CRA Customer Service Explored

By Don Reed 

Here are 10 steps to service advisor excellence starting with doing what new car dealers do in order to maximize your service advisors’ skills.


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At a car dealer, it’s all about the customer satisfaction index (CSI). As cars available for sale continue to dwindle, the competitive dealers in your area are likely focusing their attention on increasing the reputation of their service department.

Here’s what they’re doing to reach customers – how many of these tips do YOU need to address with your service advisors? It all begins with training everyone on the “Road to a Sale.”

The following process has worked quite well for dealer new car sales teams for decades now and will produce closing ratios in the range of 25% to 30% or even higher for top performers. Rest assured these same 10 steps will produce similar results for your advisor sales force, and it’s not uncommon for a service salesperson to maintain a 30% to 50% closing ratio.



How about a smile along with a “Good morning, welcome to our shop. What brought you here today?” Sell the customers on the fact that you’re glad they are here and you greatly appreciate their business. You’ve heard the old saying about first impressions. The CSI process has just begun.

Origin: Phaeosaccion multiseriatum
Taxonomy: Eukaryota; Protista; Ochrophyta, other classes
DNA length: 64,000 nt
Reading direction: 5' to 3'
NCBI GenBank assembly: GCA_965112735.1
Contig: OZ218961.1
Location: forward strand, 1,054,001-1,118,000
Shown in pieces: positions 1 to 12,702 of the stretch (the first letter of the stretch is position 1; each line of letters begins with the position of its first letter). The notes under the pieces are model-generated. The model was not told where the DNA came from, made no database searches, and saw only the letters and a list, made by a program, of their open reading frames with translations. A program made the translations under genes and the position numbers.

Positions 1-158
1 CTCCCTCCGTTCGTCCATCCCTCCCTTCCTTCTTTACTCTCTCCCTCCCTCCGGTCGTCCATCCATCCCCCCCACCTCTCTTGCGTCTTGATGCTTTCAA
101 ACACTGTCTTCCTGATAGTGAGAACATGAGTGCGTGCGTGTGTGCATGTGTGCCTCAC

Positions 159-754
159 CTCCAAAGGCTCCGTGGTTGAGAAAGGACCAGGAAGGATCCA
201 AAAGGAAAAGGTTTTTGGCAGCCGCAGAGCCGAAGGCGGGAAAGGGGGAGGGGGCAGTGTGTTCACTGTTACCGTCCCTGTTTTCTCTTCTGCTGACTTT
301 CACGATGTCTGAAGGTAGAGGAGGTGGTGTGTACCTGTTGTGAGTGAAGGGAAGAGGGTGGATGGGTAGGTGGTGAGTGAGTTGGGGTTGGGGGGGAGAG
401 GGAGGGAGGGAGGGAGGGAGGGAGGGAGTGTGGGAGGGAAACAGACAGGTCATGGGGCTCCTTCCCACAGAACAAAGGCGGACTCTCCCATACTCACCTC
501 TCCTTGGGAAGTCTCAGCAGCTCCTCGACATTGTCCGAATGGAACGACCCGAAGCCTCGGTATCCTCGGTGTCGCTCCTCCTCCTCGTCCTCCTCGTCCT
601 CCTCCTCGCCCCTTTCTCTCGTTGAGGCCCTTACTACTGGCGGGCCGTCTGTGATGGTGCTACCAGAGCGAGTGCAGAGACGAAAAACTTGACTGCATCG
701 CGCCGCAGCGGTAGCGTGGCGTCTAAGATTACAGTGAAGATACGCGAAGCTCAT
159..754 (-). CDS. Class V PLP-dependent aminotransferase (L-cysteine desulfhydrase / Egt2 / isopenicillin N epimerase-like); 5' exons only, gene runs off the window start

Service advisors (salespeople) must be trained to be good listeners, understand body language and communicate effectively with their customers. Additionally, they must be able to ask qualifying questions that begin with who, what, where, why, how, when or “tell me about.” The answers to those questions will enable the advisor to accurately qualify their customers’ needs, write proper repair orders that communicate effectively with the technician the work to be done, as well as confirm to the customers your understanding of their needs. This becomes part of a vehicle walk-around with the customers.



A properly trained advisor (salesperson) must take the time to select products or services based on vehicle condition, mileage and service intervals and then advise the customer by making recommendations. Most customers have a concern or a request, but they do not know which products or services will correct their concerns or fulfill their requests. That is the advisor’s responsibility.



In a dealership, the sales team is expected to present all of the features of the vehicle and explain the benefits of those features to build value in the product and distinguish it from the competitors’ product. Advisors must do the same thing. It’s called a menu presentation.

We know that when you give customers multiple options, they are most likely going to choose one. If, on the other hand, your administrative staff fails to offer menu presentations, you have guaranteed yourself a one-item repair order (RO). A properly designed menu will save your customers money over the ownership cycle and ensure they are driving reliable vehicles. It sounds like CSI is heading due north!